Banking and Finance: Legislative Initiatives in the 105th Congress, Second Session

This report reviews major banking and finance issues that are receiving congressional attention in the 2nd session of the 105th Congress. It will be updated periodically to reflect legislative developments. Relevant CRS products are referenced.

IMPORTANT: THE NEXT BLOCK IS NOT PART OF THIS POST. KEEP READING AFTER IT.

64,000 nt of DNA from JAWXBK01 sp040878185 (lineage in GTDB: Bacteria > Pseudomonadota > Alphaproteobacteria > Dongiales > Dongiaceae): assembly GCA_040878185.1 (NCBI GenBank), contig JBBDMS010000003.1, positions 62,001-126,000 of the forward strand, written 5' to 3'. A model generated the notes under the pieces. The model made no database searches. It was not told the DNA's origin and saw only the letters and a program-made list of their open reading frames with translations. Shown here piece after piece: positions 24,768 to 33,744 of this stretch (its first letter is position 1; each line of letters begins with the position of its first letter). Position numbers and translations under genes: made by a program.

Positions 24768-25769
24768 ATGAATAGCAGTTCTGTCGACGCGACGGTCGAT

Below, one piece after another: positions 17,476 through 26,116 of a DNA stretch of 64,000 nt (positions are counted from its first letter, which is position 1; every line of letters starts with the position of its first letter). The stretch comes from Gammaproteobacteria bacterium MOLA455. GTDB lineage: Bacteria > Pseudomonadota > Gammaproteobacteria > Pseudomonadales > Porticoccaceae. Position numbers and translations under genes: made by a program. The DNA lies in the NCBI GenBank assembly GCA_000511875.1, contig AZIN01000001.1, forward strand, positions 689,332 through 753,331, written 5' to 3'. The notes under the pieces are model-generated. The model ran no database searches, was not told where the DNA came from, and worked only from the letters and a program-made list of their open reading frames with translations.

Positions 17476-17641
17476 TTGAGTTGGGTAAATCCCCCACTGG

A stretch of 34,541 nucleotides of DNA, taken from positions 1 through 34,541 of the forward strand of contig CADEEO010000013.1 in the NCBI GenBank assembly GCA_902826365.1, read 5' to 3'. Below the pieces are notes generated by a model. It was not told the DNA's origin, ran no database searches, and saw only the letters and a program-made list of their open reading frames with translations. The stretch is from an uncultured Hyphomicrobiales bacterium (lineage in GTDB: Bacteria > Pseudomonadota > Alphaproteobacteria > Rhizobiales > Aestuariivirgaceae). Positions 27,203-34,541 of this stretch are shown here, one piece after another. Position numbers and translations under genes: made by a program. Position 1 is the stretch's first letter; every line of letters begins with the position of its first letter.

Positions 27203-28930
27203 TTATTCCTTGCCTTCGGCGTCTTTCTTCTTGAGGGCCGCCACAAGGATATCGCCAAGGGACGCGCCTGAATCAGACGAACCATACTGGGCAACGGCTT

98-60 E Updated August 10, 1998 CRS Report for Congress Received through the CRS Web Banking and Finance: Legislative Initiatives in the 105th Congress, Second Session Gary Shorter Specialist in Business and Government Relations Economics Division F. Jean Wells Specialist in Economic Policy Economics Division Summary This report reviews major banking and finance issues that are receiving congressional attention in the 2nd session of the 105th Congress. It will be updated periodically to reflect legislative developments. Relevant CRS products are referenced; congressional offices may order these by calling (202) 707-1732. The contents of specific bills, legislative histories and current status are available on the Legislative Information System (LIS) at []. Overview Financial services available to the public are changing significantly as are the institutions providing such services. Changes reflect marketplace adaptation to technological advances and rising global markets. Court and regulatory decisions are also affecting competing components of the financial services industry. These developments challenge existing laws defining institutional distinctions and regulatory structures. Congress has the unique vantage point of considering the whole as well as the parts. Pending legislation ranges from comprehensive financial modernization legislation to legislation that affects specific industries and financial practices. Financial Modernization Legislation to commingle banking services with other forms of financial and commercial enterprises includes H.R. 10 (Leach), H.R. 268 (Roukema), S. 298/H.R. 669 (D’Amato and Baker), and H.R. 2940 (Dreier). The Secretary of the Treasury outlined the Administration’s plan for financial modernization in testimony before the House Banking Committee in June 1997. Financial modernization proposals would amend the Congressional Research Service ˜ The Library of Congress CRS-2 Glass-Steagall Act, which separates banking and the securities business, and the Bank Holding Company Act, which regulates companies controlling banks. They take different approaches about how changes should occur. H.R. 10 (amended) passed the House by one vote, May 13, 1998. It would allow banking, insurance, and securities affiliations in a financial holding company (FHC), but limit banking and commerce. FHCs would be regulated by the Federal Reserve. The bill provides for functional regulation and includes a number of consumer protection provisions. Selected CRS Products CRS Issue Brief 97034. Financial Services Modernization: Legislation and Oversight in the 105th Congress, by F. Jean Wells. (This issue brief lists other CRS products related to financial modernization.) CRS Report 98-550. Financial Modernization/Glass Steagall Act Issues and the Financial Services Act of 1998, H.R. 10 as Passed in the House, by William Jackson. CRS Report 98-399. Banking Acquisition and Merger Procedures, by Maureen Murphy. Merging the Thrift and Bank Charters P.L. 104-208 anticipates the merger of the federal bank and thrift deposit insurance funds by the end of the 105th Congress only if provisions have been made to merge the thrift and bank charters. The lines of business in which banks and thrifts and their holding companies can engage, as well as branching authorities, differ. To arrive at a common charter, decisions would have to be made about how to handle such distinctions. Determinations could have restrictive or expansive implications for financial modernization more generally. Thus, some financial modernization proposals (see above), incorporate provisions for thrift charter conversion. Selected CRS Products CRS Report 96-905. Banking Provisions in P.L. 104-208: Relevance for the 105th Congress, by F. Jean Wells. Redefining the Role of the Federal Home Loan Banks The movement toward merging bank and thrift charters and regulation has highlighted efforts to alter the role of the Federal Home Loan Bank System (FHLBS). The Federal Home Loan Banks (FHLBs) were once part of the system that chartered and regulated savings and loan associations. They now exist primarily to provide liquidity to depository institutions to the extent that such institutions lend for residential finance. The FHLBs also continue to generate funds to help pay for part of the savings and loan cleanup. In the 104th Congress, the House Banking Committee considered H.R. 3167, which addressed structure, mission, regulatory, and membership issues, in addition to payment requirements for the savings and loan cleanup. The basic thrust of that legislation was to broaden the role of the FHLBs. Reorganization of the Federal Home CRS-3 Loan Bank System is included in H.R. 10 amended, passed by the House, May 13, 1998. S. 1423 is pending in the Senate. Selected CRS Products CRS Report 97-993. The Federal Home Loan Bank System in H.R. 10, by Barbara Miles. CRS Report 97-358. The Federal Home Loan Banks: Functions and Future, by Barbara Miles. ATM Fees In April 1996, Visa U.S.A. and MasterCard International began to permit ATM owners or operators to charge a fee to ATM users accessing accounts in other banking institutions. While account-holding institutions have always been able to charge their customers for using the institutions’ own ATMs (and to charge their customer for using another institution’s or a nonbank’s ATM to access their accounts), this new surcharge fee was in addition to fees charged by the account-holding institution. The Federal Reserve’s Regulation E spells out disclosure of fees for electronic banking services. Some sentiment exists that these disclosure requirements must be expanded in light of the new ATM surcharges or, alternatively, that the federal government should go beyond disclosure to banning such fees. H.R. 264, H.R. 795, and S. 885 have been introduced in the 105th Congress. The Senate Banking Committee voted not to include ATM provisions in the regulatory relief bill it marked up July 30, 1998. Selected CRS Products CRS Report 97-157. Automated Teller Machine (ATM) Fees: An Update, by Pauline Smale. Credit Union Membership President Clinton signed into law P.L. 105-219 (H.R. 1151), the Credit Union Membership Access Act, on August 7, 1998. It sets membership standards for future multi-group credit unions and grandfathers existing credit unions. The issue arose out of a Supreme Court ruling February 25, 1998, that federal credit unions could not consist of more than one occupational group having a common bond (“common bonds” may be by occupation, association, or community). In 1982, the National Credit Union Administration had begun approving credit union fields of membership that included more than one distinct group. Banks challenged this expansion of membership. They saw it as an encroachment by an industry they regard as tax-advantaged. Without legislation, a district court order limiting credit union expansion was anticipated to implement the Supreme Court ruling. The law also provides for stricter supervisory and commercial lending requirements. Community Reinvestment Act-like requirements in the House version of the bill were deleted in the Senate. CRS-4 Selected CRS Products CRS Report 98-162. NCUA v. First National Bank & Trust Co., __ U.S. __ (No. 96-843): Credit Union Common Bond Ruling, by M. Maureen Murphy. CRS Report 97-548. Should Credit Unions be Taxed?, by James Bickley. CRS Report 97-267. Multiple-Group Federal Credit Unions, by Pauline Smale. Depository Institution Regulatory Relief Banks and thrifts are subject to numerous safety-and-soundness and consumer protection laws. The depository institutions have sought regulatory relief from the compliance costs that are not imposed on other financial institutions. Congress most recently addressed regulatory relief in P.L. 104-208 (Title II). S. 1405, marked up by the Senate Banking Committee, July 30, 1998, combines regulatory relief for banks with provisions to permit the Federal Reserve to pay interest on reserve balances depository institutions maintain with it and to allow banks to pay interest on business checking accounts. The House Banking Committee’s Subcommittee on Financial Institutions marked up its version of regulatory relief legislation, H.R. 4364, August 4. A controversial amendment would exempt banks and thrifts with under $250 million in assets from the Community Reinvestment Act. Interest on reserves was included in the House Banking Committee version of credit union legislation (see above), but was not in the version of H.R. 1151 voted by the House. Selected CRS Products CRS Report 98-474. Payment of Interest on Demand Deposits: An Economic Analysis, by G. Thomas Woodward. CRS Report 98-416. Payment of Interest by the Federal Reserve to Depository Institutions: An Analysis, by G. Thomas Woodward. Bankruptcy Reform In 1996, and again in 1997, the number of personal bankruptcy petitions filed exceeded one million, despite low unemployment, stable interest rates, and healthy economic growth. The causes of the soaring bankruptcy rate are the subject of controversy. Two bills before the 105th Congress — H.R. 3150 (passed by the House on June 10, 1998) and S. 1301 (approved by the Judiciary Committee on June 4, 1998) — seek to eliminate the abuse of the bankruptcy system by those who could afford to pay at least part of their debts. Under these “needs-based” bankruptcy proposals, individuals whose income exceeded certain thresholds could be required to file Chapter 13 bankruptcies (where debt is repaid over time out of future income) instead of Chapter 7 (where unsecured debt is immediately discharged, or wiped out, leaving future income unencumbered). CRS-5 Selected CRS Products CRS Report 98-577. A The Consumer Bankruptcy Reform Act of 1998: S. 1301, 105th Congress, 2nd session (1998), by Robin Jeweler. CRS Report 98-517. Consumer Proposals in the Bankruptcy Reform Act of 1998: H.R. 3150, 105th Congress, 2nd session (1998), by Robin Jeweler. CRS Report 97-637. One Million Personal Bankruptcies a Year: Economic Implications and Policy Options, by Mark Jickling. Regulation of Futures and Derivatives Markets Current interest focuses on the existence of two competing markets: the exchange-traded futures and options market, regulated by the Commodity Futures Trading Commission (CFTC), and the over-the-counter (OTC) derivatives, or swaps market, which is largely unregulated. The most popular contracts in both markets are financial instruments that gain and lose value as interest rates change. Two paths are being considered: to deregulate the exchange market, or to increase regulation of the OTC market. H.R. 467 and S. 257 would permit the exchanges to create unregulated “professional” markets, to allow them to compete with swaps on a level playing field. In May 1998, the CFTC published a “concept release” exploring the possibility of bringing the swaps market under its regulation. This initiative drew protests from other regulators: H.R. 4062 directs the CFTC not to pursue its unilateral investigation of the market but to cooperate with other regulators to study the adequacy of current supervision of the swaps market. Selected CRS Products CRS Issue Brief 97040. Futures and Derivatives: Commodity Exchange Act Amendments, by Mark Jickling. CRS Report 98-52. Derivatives: A New Federal Accounting Standard, by Mark Jickling. Securities Litigation Reform Several bills were introduced in the 1st session of the 105th Congress that address issues relating to private securities litigation reform. In December 1995, Congress enacted H.R. 1058, the Private Securities Litigation Reform Act of 1995, as P.L. 104-67. The law attempts to make it harder for unwarranted class-action securities suits to be filed in federal courts. However, after the law’s enactment, concerns arose that state courts were increasingly being used to circumvent P.L. 104-67. H.R. 1653 and H.R. 1689/S. 1260 address this perceived problem by essentially extending P.L. 104-67's reach to state courts. Among other things, the bill’s opponents are concerned that extending P.L. 10467 to the states may abridge the opportunities that plaintiffs with meritorious cases have for legal redress. This was a concern that was initially held by the Securities and Exchange Commission. However, in late March, the agency voted to give its (conditional) support to S. 1260, providing a boost to the bipartisan legislation, which passed the Senate, May 13, 1998. On June 24, 1998, the House Commerce Committee CRS-6 passed H.R. 1689. And on July 22, H.R. 1689 was passed by the House. Differences between S. 1260 and H.R. 1689 will attempt to be worked out in conference. Selected CRS Products CRS Report 98-350. Securities Litigation Reform: Unfinished Business? by Gary Shorter. CRS Report 98-164. Uniform Standards in Private Litigation: Limitations on Shareholder Lawsuit, by Michael V. Seitzinger. Other Issues Many other issues affecting financial institutions and the delivery of financial services undoubtedly are receiving attention in the 105th Congress, 2nd session. Among them are electronic issues and issues related to monetary policy and to financial problems in Asia. P.L. 105-67 addresses year 2000 computer problems with regard to financial institutions. Pending financial markets’ bills include S. 1518 and S. 2000. Besides broadreaching encryption legislation, legislation addressing “digital signatures” that would apply specifically to financial institutions has been introduced (H.R. 2937, H.R. 3472, and S. 1594). The House and Senate Banking Committees have ongoing responsibility for monetary policy oversight. By statutory mandate, the Federal Reserve Board reports to the House and the Senate on the state of monetary policy twice a year, by February 20 and July 20. The Congress is considering financial problems in Asia legislatively in the context of funding for the International Monetary Fund; related questions include possible effects on the United States economy and financial institutions that have extended credit to these countries. The House Banking and Commerce Committees and the Senate Banking Committee have jurisdiction over many aspects of the banking and finance issues covered above. The House and Senate Judiciary Committees address bankruptcy. The House and Senate Agriculture Committees have primary jurisdiction over futures and the CFTC. This listing is not comprehensive of all the issues handled by these committees or of all the committees that may be involved in examining specific aspects of financial legislation. Selected CRS Products CRS Issue Brief 97036. The Year 2000 Computer Problem: Activity in the 105th Congress, by Richard M. Nunno. CRS Report 98-434. The Asian Financial Crisis, the IMF, and Japan: Economic Issues, by Dick K. Nanto. CRS Report 97-835. Encryption and Banking, by M. Maureen Murphy. CRS Report 96-983. Monetary Policy: Current Policy and Conditions, by Gail Makinen.